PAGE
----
Press Release



LCQ8: Financial situation of employees compensation fund


Following is a question by the Hon James Tien Pei-chun and a written reply by the Secretary for Education and Manpower, Mrs Fanny Law, in the Legislative Council today (February 7):


As it has been reported that the accumulated surplus of the Employees Compensation Assistance Fund will be exhausted soon, will the Government inform this Council:

(1) of the amount of compensation determined by the court over the past three years in respect of each claim made against the Fund;

(2) whether it will consider amending the Employees Compensation Assistance Ordinance (Cap 365) to set an upper limit for the amount of compensation payable to each employee under the Fund; if not, of the reasons for that; and

(3) of the measures to improve the financial situation of the Fund?


Madam President,

In respect of the three questions raised by the Hon. James Tien on the Employees Compensation Assistance Fund, I set out my reply as follows:

(1) According to statistics of the Employees Compensation Assistance Fund Board (the Board), the amounts of compensation awarded to 51 applicants by the Board during 1998 to 2000 were determined by the Court. The amounts of assistance for these cases ranged from $20,000 to $4.56 million.

(2) The Employees Compensation Assistance Scheme (the Scheme) was set up in 1991 to provide assistance to injured employees who could not obtain their entitlement to compensation due to default of employers or their insurers. The Scheme is financed by a levy imposed at a rate of one per cent on the employees' compensation insurance premium. From 1996/97 for two years in a row, the Scheme had to pay one claim which exceeded $10 million each. As a result, the Scheme experienced annual deficits that depleted its reserves. The Education and Manpower Bureau commissioned a consultancy study in 1999 to review the Scheme and to propose ways of resolving the problems identified.

After consulting all relevant parties and having examined their views, the Administration considered that in order to restore the financially viability of the Scheme, it is necessary to re-define its scope of protection by imposing a payment limit to each application for assistance from the Fund. We are consulting the Labour Advisory Board with a view to determining the payment limit in respect of each application. Our aim is to strike a balance between providing reasonable compensation for injured employees without insurance cover and reducing the financial volatility of the Scheme.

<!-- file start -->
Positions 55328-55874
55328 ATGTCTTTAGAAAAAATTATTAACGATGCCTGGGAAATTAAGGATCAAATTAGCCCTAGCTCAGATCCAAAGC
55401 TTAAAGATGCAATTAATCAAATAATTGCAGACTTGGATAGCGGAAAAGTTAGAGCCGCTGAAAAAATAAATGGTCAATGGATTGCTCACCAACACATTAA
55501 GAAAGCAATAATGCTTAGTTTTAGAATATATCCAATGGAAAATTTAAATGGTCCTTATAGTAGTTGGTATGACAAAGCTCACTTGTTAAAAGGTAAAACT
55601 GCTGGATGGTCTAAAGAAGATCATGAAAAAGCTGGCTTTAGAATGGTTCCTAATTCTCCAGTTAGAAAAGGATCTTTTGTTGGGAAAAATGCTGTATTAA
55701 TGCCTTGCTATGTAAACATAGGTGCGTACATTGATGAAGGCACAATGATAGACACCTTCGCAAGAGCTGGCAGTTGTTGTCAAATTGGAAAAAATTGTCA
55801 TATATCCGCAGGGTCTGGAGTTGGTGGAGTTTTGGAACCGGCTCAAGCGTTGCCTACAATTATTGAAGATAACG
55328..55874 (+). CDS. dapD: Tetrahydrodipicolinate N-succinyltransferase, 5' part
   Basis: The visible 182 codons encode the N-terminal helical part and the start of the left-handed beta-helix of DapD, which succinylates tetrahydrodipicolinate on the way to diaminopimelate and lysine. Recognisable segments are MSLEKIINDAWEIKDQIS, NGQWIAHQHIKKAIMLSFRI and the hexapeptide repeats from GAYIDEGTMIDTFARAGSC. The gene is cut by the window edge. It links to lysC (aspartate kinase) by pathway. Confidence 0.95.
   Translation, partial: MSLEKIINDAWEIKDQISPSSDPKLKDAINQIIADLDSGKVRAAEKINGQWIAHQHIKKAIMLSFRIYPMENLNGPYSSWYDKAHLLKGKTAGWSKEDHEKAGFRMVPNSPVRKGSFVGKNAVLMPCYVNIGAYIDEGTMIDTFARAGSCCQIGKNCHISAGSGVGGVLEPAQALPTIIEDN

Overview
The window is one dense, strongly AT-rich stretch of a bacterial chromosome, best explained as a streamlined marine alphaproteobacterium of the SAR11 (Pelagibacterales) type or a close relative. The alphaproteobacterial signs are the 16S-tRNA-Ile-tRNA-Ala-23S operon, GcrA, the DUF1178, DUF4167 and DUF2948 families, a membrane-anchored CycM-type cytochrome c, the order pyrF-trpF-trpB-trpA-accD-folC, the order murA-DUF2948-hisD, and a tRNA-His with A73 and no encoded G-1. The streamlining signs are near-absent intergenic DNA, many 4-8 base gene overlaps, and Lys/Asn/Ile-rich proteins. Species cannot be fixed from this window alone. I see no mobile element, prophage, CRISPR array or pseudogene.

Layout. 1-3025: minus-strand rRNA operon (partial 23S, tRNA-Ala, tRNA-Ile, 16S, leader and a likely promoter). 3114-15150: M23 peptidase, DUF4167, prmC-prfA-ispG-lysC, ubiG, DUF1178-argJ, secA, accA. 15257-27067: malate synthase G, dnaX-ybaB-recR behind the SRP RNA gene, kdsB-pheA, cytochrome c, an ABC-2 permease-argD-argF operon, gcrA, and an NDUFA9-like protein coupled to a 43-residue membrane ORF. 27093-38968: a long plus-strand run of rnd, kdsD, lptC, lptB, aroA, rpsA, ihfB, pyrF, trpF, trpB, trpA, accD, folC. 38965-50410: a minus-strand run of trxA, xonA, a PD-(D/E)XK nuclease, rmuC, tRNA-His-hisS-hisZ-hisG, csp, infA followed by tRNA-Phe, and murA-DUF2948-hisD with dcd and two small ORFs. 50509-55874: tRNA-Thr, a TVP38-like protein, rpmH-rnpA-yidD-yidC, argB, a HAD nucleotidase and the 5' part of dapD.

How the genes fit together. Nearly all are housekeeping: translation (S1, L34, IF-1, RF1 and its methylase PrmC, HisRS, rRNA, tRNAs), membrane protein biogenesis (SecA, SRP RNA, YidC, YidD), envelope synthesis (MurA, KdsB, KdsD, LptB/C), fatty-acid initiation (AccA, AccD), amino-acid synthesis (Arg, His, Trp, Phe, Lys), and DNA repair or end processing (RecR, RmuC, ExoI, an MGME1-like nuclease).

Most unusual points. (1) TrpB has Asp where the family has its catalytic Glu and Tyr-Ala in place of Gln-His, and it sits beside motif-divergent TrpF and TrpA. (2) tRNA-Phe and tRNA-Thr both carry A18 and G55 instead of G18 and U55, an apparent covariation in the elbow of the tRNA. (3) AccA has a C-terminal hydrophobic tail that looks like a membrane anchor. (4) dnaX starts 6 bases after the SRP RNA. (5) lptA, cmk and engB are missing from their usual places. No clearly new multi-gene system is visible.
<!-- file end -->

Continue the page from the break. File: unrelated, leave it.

(3) To improve the financial position of the Scheme, we are actively considering various measures that can help increase its income and better manage the expenditure. These measures include:

Imposing a Payment Limit on Application for Assistance


The Administration is considering to impose a payment limit in respect of each application for assistance. Through this measure, the financial stability of the Scheme will be greatly enhanced. The Scheme would not be exposed to financial difficulties when it is unexpectedly required to make payment of a large sum as awarded by the Court.

Strengthening the role of the Board in legal proceedings


The Employees Compensation Assistance Ordinance does not explicitly empower the Board to defend claims in legal proceedings. As a result, the Board has been placed in a passive position and hence not able to supply relevant information to the Court or negotiate with an applicant for an early settlement of a claim. To protect the interests of the Board, the Administration proposed to strengthen the role of the Board in legal proceedings.

Empowering the Board to Collect a Surcharge from Employers who Fail to take out Insurance Cover


At present, an employer who takes out an employees' compensation insurance is required to pay a levy to the Board. Those employers who fail to take out insurance cover will at the same time default payment of the levy to the Board, even though the Board may have to take up the liability to make payments to the employees of such employers. The Administration proposed that these employers who fail to take out employees' compensation insurance in accordance with the law should be held liable to pay a surcharge to the Board.

Increasing the Levy Rate


Since the inception of the Scheme, the levy rate has remained at one per cent. Even if all the above measures to better manage the expenditure of the Scheme are implemented, they will not be sufficient for the Board to balance its income and expenditure. Therefore, the Administration considers that it would be necessary to suitably increase the levy rate so as to enable the Scheme to continue operating in a financially viable way. In setting the rate of increase, we will adopt a pragmatic approach and fully consult the relevant parties.

End/Wednesday, February 7, 2001